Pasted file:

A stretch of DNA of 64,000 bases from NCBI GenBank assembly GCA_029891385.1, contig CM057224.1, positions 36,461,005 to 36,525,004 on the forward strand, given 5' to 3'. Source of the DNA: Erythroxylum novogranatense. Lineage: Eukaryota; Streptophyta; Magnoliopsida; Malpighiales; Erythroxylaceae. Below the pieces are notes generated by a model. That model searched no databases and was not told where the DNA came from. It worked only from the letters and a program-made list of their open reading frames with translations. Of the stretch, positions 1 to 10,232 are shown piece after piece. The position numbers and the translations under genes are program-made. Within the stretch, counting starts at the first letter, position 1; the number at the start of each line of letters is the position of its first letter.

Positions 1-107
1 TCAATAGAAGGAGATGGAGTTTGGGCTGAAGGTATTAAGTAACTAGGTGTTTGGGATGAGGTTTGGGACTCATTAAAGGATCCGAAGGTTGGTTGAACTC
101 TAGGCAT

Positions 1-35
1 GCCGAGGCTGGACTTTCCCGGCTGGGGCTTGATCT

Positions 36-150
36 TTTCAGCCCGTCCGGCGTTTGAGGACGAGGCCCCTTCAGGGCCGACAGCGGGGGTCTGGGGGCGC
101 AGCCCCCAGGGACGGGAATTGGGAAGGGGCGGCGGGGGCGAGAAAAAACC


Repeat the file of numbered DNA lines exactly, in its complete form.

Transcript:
A stretch of DNA of 64,000 bases from NCBI GenBank assembly GCA_029891385.1, contig CM057224.1, positions 36,461,005 to 36,525,004 on the forward strand, given 5' to 3'. Source of the DNA: Erythroxylum novogranatense. Lineage: Eukaryota; Streptophyta; Magnoliopsida; Malpighiales; Erythroxylaceae. Below the pieces are notes generated by a model. That model searched no databases and was not told where the DNA came from. It worked only from the letters and a program-made list of their open reading frames with translations. Of the stretch, positions 1 to 10,232 are shown piece after piece. The position numbers and the translations under genes are program-made. Within the stretch, counting starts at the first letter, position 1; the number at the start of each line of letters is the position of its first letter.

Positions 1-107
1 TCAATAGAAGGAGATGGAGTTTGGGCTGAAGGTATTAAGTAACTAGGTGTTTGGGATGAGGTTTGGGACTCATTAAAGGATCCGAAGGTTGGTTGAACTC
101 TAGGCAT

Positions 1-35
1 GCCGAGGCTGGACTTTCCCGGCTGGGGCTTGATCT

Positions 36-150
36 TTTCAGCCCGTCCGGCGTTTGAGGACGAGGCCCCTTCAGGGCCGACAGCGGGGGTCTGGGGGCGC
101 AGCCCCCAGGGACGGGAATTGGGAAGGGGCGGCGGGGGCGAGAAAAAACC